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Gross v. Pare

Supreme Court of Rhode Island

June 14, 2018

Russell G. Gross et al.[1]
Steven M. Pare et al.

          Providence County Superior Court PC 15-4131 Associate Justice Maureen B. Keough

          For Plaintiff: Donald R. Lembo, Esq.

          For Defendants: Etie-Lee Z. Schaub, Esq. Kenneth B. Chiavarini, Esq. Megan K. DiSanto, Esq.

          Present: Suttell, C.J., Goldberg, Flaherty, Robinson, and Indeglia, JJ.



         This case came before the Supreme Court on April 11, 2018, pursuant to an order directing the parties to appear and show cause why the issues raised in this appeal should not be summarily decided. The plaintiff, Russell G. Gross (plaintiff or Gross), appeals from a final judgment granting the motion of the defendants, Steven M. Pare, William Trinque, and James J. Lombardi (defendants or the city), for summary judgment. After hearing the arguments of counsel and examining the memoranda submitted by the parties, we are of the opinion that cause has not been shown and that this case should be decided without further briefing or argument. We affirm the judgment of the Superior Court.

         Facts and Travel

         At the time of the incident from which the instant case stems, plaintiff was a lieutenant with the department of communications in the Providence Fire Department. On March 13, 2015, defendant Trinque, who was director of the department of communications, allegedly berated plaintiff for allowing one of his dispatchers to be sprawled in his chair while on duty. The plaintiff alleged that Trinque asked the dispatcher, "Are you comfortable?" in a discourteous tone, to which the dispatcher allegedly responded, "Now that you mention it Director, not really." Trinque then allegedly yelled, "Sit up!" to the dispatcher. Shortly thereafter, Trinque summoned plaintiff to his office to discuss the incident, and the two engaged in a contentious conversation. On that same day, Trinque prepared and presented an interoffice memorandum to defendant Pare, the public safety commissioner, detailing the incident. Commissioner Pare ordered plaintiff's transfer from the department of communications to the division of training for four weeks, effective March 29, 2015. On June 30, 2015, plaintiff became ill with head pains and an elevated blood pressure, which he contends was due to the actions taken by defendants. On July 2, 2015, while plaintiff was absent from work due to his illness, Pare demoted him from the rank of lieutenant to the rank of firefighter, effective July 5, 2015. Following plaintiff's transfer and demotion, he filed two grievances against the city, arguing that the city violated the applicable collective bargaining agreement (CBA) by transferring and demoting plaintiff. These grievances were settled at arbitration for a monetary payment. The plaintiff retired on February 16, 2016.

         On September 23, 2015, plaintiff filed an action in Superior Court and later filed an amended complaint alleging intentional infliction of emotional distress, negligent infliction of emotional distress, loss of consortium, and invasion of privacy.[2] The city moved to dismiss plaintiff's complaint pursuant to Rule 12(b)(6) of the Superior Court Rules of Civil Procedure on November 16, 2016, arguing that: (1) plaintiff failed to allege any facts demonstrating that defendants' conduct was extreme and outrageous; (2) plaintiff failed to assert facts supporting his claim for negligent infliction of emotional distress because he was neither in the "zone of danger" nor a bystander who witnessed a close relative being injured; and (3) plaintiff could not recover for invasion of privacy because he did not allege that the city had published a false or fictitious fact about him. The plaintiff filed an objection to the motion, to which he attached documents that were not part of the complaint. He asked the hearing justice to convert the city's motion to dismiss to a motion for summary judgment because he had submitted documents outside the four corners of the complaint. A hearing was held on the city's motion to dismiss on February 16, 2017, and the hearing justice treated the motion as one for summary judgment pursuant to Rule 56 of the Superior Court Rules of Civil Procedure. At this hearing, plaintiff voluntarily dismissed his loss-of-consortium claims, but he maintained that the city's conduct was extreme and outrageous and that his invasion-of-privacy claim was viable because the city portrayed him as being unfit for duty. The hearing justice rendered a bench decision in which she characterized the case at bar as "simply a workplace dispute, a difference of opinions as to whether or not someone was adequately performing their job." The hearing justice granted summary judgment in favor of defendants on all counts of plaintiff's amended complaint, stating:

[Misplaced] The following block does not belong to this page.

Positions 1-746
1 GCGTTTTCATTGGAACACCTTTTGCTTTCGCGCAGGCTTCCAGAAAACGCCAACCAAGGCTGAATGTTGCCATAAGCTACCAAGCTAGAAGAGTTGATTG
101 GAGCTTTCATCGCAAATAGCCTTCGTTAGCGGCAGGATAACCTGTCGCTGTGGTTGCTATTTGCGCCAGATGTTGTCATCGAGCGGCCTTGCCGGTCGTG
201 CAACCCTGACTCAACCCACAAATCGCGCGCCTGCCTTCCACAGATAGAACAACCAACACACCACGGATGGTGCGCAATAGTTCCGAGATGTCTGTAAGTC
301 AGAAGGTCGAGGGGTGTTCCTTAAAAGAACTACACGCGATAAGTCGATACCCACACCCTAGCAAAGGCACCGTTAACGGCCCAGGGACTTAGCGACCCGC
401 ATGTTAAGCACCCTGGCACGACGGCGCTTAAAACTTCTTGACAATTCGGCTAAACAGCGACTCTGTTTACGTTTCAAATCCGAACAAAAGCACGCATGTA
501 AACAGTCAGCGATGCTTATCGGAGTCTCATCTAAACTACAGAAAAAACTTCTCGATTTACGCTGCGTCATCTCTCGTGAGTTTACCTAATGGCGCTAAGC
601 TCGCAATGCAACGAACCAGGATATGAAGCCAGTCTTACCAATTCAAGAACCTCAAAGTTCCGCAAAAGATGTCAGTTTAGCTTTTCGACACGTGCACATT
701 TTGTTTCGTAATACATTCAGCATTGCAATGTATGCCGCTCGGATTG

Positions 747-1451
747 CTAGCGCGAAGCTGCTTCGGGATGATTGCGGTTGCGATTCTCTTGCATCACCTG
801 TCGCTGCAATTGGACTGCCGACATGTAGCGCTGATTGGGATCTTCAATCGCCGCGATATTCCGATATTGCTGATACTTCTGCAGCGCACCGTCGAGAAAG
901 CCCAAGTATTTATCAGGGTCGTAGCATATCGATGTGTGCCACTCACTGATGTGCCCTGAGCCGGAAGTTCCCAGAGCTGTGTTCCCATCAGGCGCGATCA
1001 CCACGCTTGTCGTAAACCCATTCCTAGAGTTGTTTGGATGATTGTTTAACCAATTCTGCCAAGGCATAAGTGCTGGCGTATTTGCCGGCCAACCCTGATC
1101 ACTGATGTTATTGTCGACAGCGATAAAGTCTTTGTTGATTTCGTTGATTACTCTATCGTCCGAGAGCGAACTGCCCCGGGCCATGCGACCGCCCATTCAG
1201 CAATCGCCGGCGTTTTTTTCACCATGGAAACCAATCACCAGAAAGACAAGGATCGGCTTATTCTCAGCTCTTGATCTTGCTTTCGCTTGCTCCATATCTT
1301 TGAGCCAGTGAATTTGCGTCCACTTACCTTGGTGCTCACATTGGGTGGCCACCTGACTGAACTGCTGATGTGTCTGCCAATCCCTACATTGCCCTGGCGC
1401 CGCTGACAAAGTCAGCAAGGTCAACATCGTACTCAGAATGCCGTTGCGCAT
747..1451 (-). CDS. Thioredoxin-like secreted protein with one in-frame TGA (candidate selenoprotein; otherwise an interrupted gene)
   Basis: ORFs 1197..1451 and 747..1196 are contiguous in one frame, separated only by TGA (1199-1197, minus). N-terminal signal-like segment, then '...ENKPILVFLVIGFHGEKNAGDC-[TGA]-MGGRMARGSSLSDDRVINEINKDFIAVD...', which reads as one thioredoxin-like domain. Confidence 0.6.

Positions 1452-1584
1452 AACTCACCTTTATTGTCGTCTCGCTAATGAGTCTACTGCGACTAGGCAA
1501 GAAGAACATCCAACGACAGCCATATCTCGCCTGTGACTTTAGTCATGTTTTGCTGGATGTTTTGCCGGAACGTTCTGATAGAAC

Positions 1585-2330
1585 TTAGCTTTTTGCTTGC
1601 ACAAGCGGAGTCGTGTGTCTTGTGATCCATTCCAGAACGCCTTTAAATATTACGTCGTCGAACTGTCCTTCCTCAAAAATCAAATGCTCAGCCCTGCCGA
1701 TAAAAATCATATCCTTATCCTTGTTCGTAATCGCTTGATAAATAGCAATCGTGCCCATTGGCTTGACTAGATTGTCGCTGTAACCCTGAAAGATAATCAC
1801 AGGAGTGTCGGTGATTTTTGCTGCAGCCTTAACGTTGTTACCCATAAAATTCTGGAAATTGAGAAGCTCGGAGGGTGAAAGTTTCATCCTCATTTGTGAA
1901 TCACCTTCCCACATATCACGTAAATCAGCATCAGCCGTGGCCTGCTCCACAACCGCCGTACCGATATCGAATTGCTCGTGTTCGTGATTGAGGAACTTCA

"In reviewing the complaint as well as the attached exhibits the plaintiff has submitted, I do not find that plaintiff has, in fact, demonstrated the existence of extreme and outrageous behavior on the part of the defendants such that it would result in liability. * * *
"* * *
"With respect to the negligent infliction of emotional distress, * * * there's no evidence to establish that this theory of recovery would be appropriate, anything that would suggest that Mr. Gross was in the zone of danger of the defendants' negligent acts, or that he was a bystander to a related victim's injury resulting from negligent acts of the defendant.
"Finally, with respect to the invasion of privacy claim, * * * plaintiff[s] provide no evidence that suggests defendants published a false or ...

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